Hamlet decked out in Peking Opera
To sing or not to sing, that is the question, for a new version of Shakespeare’s most famous procrastinator.
The Shanghai Jingju Theatre Company will stage Shakespeare’s Hamlet in traditional Peking Opera style at the Harris Theater in Chicago on Wednesday and Thursday.
“Most of the tickets on the main floor have been sold out,” said theater spokesperson Jamie Herman.
Theater president Michael Tiknis said he was excited about staging the performance, adding that he was taken by the show when he saw it earlier in China.
Hamlet (The Revenge of Prince ZiDan), is based on Shakespeare’s immortal classic tragedy. Set in a fictitious ancient Chinese state, the story follows the prince’s quest for revenge and all of the psychological turmoil that comes with it.
“We give each character a two syllable Chinese name for easy pronunciation, such as Zi Dan for Hamlet,” said Yuejin Shan, president of Shanghai Jingju Theater Company. “The roles and backgrounds of the characters are all different — quite refreshing for Shakespeare lovers.”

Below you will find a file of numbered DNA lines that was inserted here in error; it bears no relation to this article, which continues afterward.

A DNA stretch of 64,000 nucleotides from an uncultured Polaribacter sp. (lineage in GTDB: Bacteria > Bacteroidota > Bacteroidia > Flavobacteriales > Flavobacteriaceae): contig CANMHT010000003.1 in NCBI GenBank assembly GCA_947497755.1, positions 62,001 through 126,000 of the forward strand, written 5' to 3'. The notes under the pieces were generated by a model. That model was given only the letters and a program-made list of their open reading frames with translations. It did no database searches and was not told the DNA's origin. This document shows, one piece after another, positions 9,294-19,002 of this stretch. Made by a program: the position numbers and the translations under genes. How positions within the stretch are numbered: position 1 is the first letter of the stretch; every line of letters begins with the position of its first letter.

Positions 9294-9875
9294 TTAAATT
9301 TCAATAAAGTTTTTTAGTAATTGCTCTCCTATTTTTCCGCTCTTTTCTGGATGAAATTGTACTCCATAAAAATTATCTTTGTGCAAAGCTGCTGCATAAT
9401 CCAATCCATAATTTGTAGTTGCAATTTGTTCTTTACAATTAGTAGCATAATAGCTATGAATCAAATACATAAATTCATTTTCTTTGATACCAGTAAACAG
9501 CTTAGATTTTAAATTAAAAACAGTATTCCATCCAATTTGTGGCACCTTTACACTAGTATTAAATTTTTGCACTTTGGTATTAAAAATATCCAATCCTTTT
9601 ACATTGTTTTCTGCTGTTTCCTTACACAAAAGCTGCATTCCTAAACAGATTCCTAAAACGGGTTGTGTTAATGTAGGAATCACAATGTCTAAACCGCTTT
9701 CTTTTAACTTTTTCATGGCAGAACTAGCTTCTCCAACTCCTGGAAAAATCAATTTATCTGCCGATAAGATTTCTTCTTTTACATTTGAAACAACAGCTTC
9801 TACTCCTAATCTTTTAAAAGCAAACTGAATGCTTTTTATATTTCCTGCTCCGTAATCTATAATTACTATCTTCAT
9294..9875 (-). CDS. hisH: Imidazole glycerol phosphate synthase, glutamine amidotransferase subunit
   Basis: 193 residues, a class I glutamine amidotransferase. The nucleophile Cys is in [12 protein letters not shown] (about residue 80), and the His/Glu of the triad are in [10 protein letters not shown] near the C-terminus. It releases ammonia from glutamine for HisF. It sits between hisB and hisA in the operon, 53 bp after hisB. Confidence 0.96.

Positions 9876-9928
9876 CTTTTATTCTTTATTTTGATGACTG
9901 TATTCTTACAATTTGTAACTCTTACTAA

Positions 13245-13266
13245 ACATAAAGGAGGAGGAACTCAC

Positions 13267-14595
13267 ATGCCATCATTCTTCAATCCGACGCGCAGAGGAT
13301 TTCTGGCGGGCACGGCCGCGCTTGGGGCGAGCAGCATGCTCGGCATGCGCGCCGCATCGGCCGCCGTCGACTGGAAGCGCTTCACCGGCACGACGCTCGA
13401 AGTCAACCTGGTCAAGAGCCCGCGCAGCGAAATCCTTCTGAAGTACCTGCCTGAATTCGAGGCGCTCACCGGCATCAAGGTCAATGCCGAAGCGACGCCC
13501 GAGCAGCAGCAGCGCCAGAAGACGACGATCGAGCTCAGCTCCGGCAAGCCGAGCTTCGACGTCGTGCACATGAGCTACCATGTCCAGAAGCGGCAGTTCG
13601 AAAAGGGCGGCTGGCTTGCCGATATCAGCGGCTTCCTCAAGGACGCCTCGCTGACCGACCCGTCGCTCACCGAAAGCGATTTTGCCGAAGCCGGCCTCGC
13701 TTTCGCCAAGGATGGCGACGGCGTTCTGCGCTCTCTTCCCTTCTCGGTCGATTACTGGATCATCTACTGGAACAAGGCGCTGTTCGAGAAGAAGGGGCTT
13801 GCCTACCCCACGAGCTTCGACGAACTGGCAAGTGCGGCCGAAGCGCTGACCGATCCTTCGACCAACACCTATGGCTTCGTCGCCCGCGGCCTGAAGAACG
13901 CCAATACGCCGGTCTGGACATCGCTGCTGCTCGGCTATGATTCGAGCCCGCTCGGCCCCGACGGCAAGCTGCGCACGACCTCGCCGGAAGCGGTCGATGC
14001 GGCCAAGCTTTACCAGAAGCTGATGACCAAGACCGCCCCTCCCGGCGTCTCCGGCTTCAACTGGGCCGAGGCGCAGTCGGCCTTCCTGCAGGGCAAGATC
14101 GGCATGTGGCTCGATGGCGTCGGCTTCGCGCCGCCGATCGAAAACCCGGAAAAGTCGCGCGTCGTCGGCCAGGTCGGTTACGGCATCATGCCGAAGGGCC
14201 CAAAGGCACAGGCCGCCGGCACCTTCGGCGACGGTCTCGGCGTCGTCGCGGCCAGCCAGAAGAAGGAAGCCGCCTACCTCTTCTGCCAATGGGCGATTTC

Yuejin said the Chinese version of Hamlet was first staged in 2005 and has since been shown in 30 cities in 13 countries to great acclaim. The performances at the Harris Theater this week will mark the first theatrical presentation in the US.
“This show is a true combination of art forms from the West and East,” added Shan.
“Shakespeare’s plays are all very complicated,” said Xiru Fu, who is playing the role of prince. “We use the succinct Peking Opera format to focus on the revenge story line only and strictly follow the rules of Chinese dramatic aesthetics.”
Fu, 36, a well-known Peking Opera singer, has been playing the lead role in the show since he was 24.
The traveling troupe from the Shanghai Jingju Theater has an entourage of 45 people. They will go on to perform two shows in Toronto.
The Shanghai Jingju Theatre Company will stage Hamlet as a Peking Opera in Chicago this week.